Physical massage can help to relax pelvic floor muscles that are very tight. Since they are connected to the muscles of the stomach, back, legs and pelvis, which in turn are interconnected with all other muscle groups in the body, massaging the whole body can help to promote relaxation. Sometimes the muscles are very tight and clients are advised to do regular exercises at home to both strengthen and relax the pelvic floor.

3. Release of Emotions such as Shame

Many of my female clients share that they feel a lot of shame in regards to their bodies, genitals and sexuality in general. For example, many feel shame in regards to having periods, having sex, even pregnancy and childbirth. Because of this, many women can become disconnected from their pelvic area, wanting to notice it less, and consequently feeling it less. In tantric therapy sessions, clients are invited to place more attention on this, and other, parts of the body which may be carrying some discomfort. This often brings up uncomfortable feelings or memories.

Clients are invited to stay conscious, focusing on their breath, to witness and experience whatever comes up, in manageable portions. In this way, women learn to re-connect with their own bodies. By releasing or integrating any emotions which may have become stored in the body, psychological causes of vaginal pain can be healed. Therapists create a safe container and hold space to enable healing to occur.

For example, this may include acknowledging and consciously feeling grief from a miscarriage, or fear from a rape. These emotions are sometimes expressed outwardly and at other times simply felt inwardly and witnessed. Over time, this helps them to lose their ‘charge’. Women learn to feel safe again in their bodies and learn to love the bodies that they are in, letting go of any blame or shame towards themselves. A Yoni massage is often offered to help overcome pain in the pelvic area.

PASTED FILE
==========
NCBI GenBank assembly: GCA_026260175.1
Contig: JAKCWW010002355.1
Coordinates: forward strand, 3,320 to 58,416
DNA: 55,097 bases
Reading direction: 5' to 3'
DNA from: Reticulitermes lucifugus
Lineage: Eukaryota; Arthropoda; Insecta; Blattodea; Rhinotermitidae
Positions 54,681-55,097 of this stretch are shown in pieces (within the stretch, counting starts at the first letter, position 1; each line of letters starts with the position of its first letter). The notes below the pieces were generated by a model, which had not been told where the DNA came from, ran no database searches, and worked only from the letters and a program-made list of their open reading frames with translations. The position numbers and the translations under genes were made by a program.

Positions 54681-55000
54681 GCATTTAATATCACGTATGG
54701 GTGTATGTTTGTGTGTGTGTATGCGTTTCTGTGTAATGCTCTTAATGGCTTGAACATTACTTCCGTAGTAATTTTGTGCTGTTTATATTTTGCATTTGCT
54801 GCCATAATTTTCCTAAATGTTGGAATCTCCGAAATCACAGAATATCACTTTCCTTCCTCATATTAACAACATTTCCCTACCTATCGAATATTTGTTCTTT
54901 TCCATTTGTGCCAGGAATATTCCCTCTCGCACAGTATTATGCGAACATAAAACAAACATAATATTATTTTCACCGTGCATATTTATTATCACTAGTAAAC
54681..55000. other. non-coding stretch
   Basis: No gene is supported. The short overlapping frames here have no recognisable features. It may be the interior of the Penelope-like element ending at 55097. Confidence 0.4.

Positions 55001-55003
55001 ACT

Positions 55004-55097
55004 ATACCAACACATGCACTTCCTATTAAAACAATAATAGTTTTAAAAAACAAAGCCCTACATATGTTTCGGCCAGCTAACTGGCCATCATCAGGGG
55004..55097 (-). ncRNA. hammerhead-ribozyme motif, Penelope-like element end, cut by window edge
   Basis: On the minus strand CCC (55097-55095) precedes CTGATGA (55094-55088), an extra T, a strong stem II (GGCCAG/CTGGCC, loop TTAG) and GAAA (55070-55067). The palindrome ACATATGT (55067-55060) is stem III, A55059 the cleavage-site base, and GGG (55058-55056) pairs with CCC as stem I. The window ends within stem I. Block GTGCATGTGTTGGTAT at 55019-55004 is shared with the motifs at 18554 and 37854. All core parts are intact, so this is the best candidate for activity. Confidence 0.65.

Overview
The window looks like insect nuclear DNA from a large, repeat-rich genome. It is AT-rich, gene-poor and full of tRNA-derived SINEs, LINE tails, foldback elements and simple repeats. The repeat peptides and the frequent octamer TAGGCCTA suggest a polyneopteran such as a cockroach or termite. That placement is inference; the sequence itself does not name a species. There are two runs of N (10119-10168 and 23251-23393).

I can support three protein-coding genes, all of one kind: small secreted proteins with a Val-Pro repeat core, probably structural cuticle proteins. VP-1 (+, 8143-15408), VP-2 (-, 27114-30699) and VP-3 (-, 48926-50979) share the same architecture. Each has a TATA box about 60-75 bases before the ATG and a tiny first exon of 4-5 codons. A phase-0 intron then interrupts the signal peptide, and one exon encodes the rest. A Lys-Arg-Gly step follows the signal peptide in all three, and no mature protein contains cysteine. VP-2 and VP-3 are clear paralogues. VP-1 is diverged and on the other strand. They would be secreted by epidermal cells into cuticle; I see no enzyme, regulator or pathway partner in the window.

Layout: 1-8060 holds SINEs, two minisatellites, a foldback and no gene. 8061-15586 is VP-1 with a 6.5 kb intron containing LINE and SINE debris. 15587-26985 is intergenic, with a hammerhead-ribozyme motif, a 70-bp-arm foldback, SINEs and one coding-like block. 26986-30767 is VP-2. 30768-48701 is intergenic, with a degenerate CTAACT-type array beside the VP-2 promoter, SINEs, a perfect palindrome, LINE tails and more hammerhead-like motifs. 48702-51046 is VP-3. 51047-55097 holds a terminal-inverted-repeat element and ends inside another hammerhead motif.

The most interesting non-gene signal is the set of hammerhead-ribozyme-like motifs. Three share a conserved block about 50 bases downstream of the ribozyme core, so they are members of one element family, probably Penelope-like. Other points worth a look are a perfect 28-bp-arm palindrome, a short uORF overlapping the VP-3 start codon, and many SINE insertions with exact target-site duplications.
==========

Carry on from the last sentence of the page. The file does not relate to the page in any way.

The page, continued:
4. Use of Breath

When we shallow breathe or hold our breath, we are often not wanting to fully feel the emotion or sensation we are experiencing. Simultaneously, we also contract our muscles when we are not breathing. Consequently, women can end up with a lot of tension in the pelvic floor muscles. Deep breathing is important in helping clients to relax. Focusing on the pelvic floor by “breathing into” it can help women to re-connect with those parts of their bodies. Mindfulness plays an important role in tantric therapy. A good exercise to do both during sessions and at home is to notice those moments when the deep breathing stops. It is usually an indication that something uncomfortable is arising that the person holding their breath is not wanting to experience. Read more about the power of breath in tantric therapy.

5. Learning to Focus on the Positive

An important part of tantric therapy is focusing on pleasure. Once the stresses and traumas leave the body, we want to change the focus to something more positive. One way to do this is to re-train the brain to focus on the positive. For example, noticing what feels good in the body throughout the day. This may be areas of well-being, comforts, or positive thoughts or emotions. A great idea is to include all of the 5 senses as well as thoughts, internal physical sensations and emotions. This can take time and it is important to be patient with oneself as new neural pathways, thought patterns, habits and world view are created. Read more about ways in which we limit pleasure.

Further Information

I offer sessions in Teesside, within easy driving distance of Leeds, York and Newcastle, and in London.

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7 Steps to Pain-Free Sex by Claudia Amherd